The Inspiring Parents of Seahawks’ Derrick Coleman Jr.

I live in Texas, so you will understand when I say I do not follow the Seattle Seahawks. I’ve never been to Washington State. In fact, the closest I’ve come to anything related to Seattle is watching umpteen “Fraiser” episodes. So it may surprise you when I say I’ve fallen in love with the parents of fullback Derrick Coleman, but it’s true.

You may recall a moving Duracell commercial that aired a year ago when Seattle was preparing for last year’s Super Bowl. It featured the first-ever, legally deaf NFL player, Derrick Coleman Jr. and advocated trusting the power within to overcome obstacles. As I dried my tears, my curiosity sparked. This success required support and powerful narratives. I had to know more about his parents.

Derrick Coleman Sr. is a writer and a quieter soul. May Hamlin, Derrick Jr.’s mom, is more vocal, calling herself “very opinionated.” I found her to be warm, articulate and a passionate advocate.

When they received the diagnosis of Derrick’s deafness at age three, May admits, “I was heartbroken.” Derrick Sr. said, “We went through thoughts, ‘How do we deal with this? What kind of life will he have?’ Our heads were spinning.”1 Pushing aside their grief, they tapped into their courage and set out to help their son. May went to work on Derrick’s lagging verbal skills by engaging him in lots of conversation. They resolved that, despite his challenge, not to treat Derrick differently. And they adopted a “no excuses” policy where hearing could never be made the culprit.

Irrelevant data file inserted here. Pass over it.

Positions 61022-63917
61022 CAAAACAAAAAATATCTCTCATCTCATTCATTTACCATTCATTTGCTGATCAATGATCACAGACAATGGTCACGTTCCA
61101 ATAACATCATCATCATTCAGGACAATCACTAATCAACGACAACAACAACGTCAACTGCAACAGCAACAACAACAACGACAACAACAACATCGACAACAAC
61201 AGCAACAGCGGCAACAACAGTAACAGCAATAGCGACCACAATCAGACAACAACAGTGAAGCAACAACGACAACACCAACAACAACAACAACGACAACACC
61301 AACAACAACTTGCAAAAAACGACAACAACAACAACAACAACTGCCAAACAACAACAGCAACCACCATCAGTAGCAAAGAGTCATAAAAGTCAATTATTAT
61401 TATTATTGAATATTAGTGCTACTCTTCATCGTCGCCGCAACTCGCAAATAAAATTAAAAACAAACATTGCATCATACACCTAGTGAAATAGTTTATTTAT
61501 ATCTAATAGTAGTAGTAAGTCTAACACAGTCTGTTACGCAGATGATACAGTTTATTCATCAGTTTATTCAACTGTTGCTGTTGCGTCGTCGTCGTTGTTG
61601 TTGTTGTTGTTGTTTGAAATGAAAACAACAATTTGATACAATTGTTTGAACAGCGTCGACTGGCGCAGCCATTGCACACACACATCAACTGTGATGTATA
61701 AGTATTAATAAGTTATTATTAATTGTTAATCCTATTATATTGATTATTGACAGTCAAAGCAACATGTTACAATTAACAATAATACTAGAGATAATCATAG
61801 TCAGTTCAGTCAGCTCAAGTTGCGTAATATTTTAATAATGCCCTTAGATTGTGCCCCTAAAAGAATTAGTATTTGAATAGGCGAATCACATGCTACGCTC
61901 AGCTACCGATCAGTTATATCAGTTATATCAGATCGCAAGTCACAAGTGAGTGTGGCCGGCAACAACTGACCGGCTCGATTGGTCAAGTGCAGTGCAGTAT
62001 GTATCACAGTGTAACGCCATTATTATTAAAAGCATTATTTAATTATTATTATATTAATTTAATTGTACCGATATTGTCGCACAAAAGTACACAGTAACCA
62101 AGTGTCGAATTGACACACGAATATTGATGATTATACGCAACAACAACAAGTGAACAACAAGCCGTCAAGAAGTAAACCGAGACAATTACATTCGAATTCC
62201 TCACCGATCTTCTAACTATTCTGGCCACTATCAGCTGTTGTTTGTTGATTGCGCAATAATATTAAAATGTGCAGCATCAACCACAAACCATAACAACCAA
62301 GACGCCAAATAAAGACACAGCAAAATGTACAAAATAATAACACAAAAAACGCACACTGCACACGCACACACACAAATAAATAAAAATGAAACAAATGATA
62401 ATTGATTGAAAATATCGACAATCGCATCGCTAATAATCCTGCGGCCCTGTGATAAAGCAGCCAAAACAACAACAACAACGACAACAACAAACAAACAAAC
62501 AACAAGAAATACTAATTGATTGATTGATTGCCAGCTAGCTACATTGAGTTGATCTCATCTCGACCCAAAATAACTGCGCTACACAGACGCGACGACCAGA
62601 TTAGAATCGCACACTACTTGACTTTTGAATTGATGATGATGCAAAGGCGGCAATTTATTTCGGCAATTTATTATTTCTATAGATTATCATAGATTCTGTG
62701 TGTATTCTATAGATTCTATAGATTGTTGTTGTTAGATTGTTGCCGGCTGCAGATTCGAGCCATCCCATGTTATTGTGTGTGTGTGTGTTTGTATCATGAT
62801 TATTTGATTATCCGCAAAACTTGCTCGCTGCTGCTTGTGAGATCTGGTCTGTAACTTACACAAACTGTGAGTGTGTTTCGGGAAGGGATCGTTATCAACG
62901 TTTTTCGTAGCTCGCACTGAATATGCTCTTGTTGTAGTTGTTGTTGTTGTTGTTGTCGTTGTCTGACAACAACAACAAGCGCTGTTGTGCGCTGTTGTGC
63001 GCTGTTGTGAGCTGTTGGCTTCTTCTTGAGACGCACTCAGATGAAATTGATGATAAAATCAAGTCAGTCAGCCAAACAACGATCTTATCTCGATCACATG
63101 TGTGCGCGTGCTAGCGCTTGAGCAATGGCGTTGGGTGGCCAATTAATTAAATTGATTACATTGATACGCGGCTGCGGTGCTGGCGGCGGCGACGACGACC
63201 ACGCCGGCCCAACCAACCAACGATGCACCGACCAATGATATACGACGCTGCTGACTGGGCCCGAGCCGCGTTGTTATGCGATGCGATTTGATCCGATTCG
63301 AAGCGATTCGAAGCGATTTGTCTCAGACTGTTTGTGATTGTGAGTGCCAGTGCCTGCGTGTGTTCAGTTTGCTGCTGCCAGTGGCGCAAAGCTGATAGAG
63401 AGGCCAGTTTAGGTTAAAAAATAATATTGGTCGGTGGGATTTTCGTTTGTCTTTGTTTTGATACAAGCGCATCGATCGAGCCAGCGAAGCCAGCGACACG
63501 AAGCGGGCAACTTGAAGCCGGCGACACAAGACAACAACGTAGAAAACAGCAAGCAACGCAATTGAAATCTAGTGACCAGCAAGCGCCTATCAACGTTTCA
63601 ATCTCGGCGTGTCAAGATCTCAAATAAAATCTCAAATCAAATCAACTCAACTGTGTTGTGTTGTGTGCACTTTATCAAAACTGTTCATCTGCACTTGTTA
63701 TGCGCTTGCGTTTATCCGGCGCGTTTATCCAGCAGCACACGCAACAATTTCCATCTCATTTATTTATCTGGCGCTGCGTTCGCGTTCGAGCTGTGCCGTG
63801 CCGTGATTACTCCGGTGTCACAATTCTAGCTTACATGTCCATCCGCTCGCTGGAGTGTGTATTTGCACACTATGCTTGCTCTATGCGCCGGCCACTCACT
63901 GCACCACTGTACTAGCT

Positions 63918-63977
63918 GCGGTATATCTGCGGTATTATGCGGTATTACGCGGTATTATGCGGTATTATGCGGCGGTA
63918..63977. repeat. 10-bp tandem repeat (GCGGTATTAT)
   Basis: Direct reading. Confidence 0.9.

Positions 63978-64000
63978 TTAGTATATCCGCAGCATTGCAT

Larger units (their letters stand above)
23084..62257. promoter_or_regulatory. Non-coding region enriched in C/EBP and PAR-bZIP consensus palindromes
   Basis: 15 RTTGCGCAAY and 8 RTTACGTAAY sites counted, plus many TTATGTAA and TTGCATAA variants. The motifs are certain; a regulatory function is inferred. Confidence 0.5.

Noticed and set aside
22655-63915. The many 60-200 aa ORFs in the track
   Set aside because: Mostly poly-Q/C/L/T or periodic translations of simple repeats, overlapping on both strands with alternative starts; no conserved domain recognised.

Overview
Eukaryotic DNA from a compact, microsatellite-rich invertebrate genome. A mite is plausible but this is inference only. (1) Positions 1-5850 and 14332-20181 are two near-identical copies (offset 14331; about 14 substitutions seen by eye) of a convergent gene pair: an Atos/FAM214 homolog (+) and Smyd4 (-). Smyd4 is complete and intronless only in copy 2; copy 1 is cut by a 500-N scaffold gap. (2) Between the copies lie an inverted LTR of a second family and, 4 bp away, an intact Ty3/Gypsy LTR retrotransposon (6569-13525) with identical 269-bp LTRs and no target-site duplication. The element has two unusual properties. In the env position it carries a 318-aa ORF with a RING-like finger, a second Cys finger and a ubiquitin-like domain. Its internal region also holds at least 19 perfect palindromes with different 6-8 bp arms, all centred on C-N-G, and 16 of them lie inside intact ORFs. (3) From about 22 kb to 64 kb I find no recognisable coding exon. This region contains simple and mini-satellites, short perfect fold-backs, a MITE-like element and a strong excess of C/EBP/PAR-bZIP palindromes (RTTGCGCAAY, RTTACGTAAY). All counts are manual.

Life in elementary school added more heart-wrenching challenges for the couple. May shared that some of the toughest moments were watching Derrick walk with his head down because no one wanted to play with him or eat with him because of his hearing aids.3 She added, “You try to be calm and hold it together for your child, but inside its tearing you up. But you don’t want to show that…You want to tell them it’s gonna be okay. You can get through this.”5 May equipped her son with a powerful response: Derrick remembers, “My mom always said people who make fun of you and try to bring you down…They’re trying to bring you down to their level.”4

In the midst of these trials, Derrick took a liking to football and wanted to try out for his local Pop Warner team. Afraid he might further damage his hearing, Derrick Sr. did not immediately agree, but Derrick Jr persisted until his dad finally gave in. May knew if her son was going to succeed, she would need to “put my all into it.” And she did, innovating ways to keep his hearing aids in and more.

And what happened? At first seeing Derrick play, his father recalls, “I was like, ‘Wow this kid can play football’. I would be running up and down the field right alongside with him…and started to feel…‘Hey, he has something.” 2 Yet critics filled the bleachers. May revealed, “I couldn’t sit around people in fear that they would say something negative about his hearing. [Derrick] knew exactly where I sat, all the way at the top, all alone by myself.”2

Derrick excelled at UCLA and hoped to be drafted in 2012. But coaches could not see past his hearing challenges. “It still hurts, as a mom.” But things changed when the Seahawks gave him a chance in 2013 and he went on to help them win the Super Bowl.

May and Derrick Sr. set out to help their child realize his dream—it’s what parents do. What they did not anticipate is the legacy they have created: Derrick’s story has inspired hundreds of physically and mentally challenged children to dream. Looking at the hope in the eyes of these kids and hearing the narratives they have borrowed from Derrick to combat bullies and spur themselves on with No Excuses, nearly brings me to tears. It’s beautiful.

I doubt I will ever have the privilege of meeting Derrick or May, but if I ever do, I would ask them where they learned their narratives, for like those that I weave throughout my books, they are empowering, but rare, and don’t just pop out of thin air.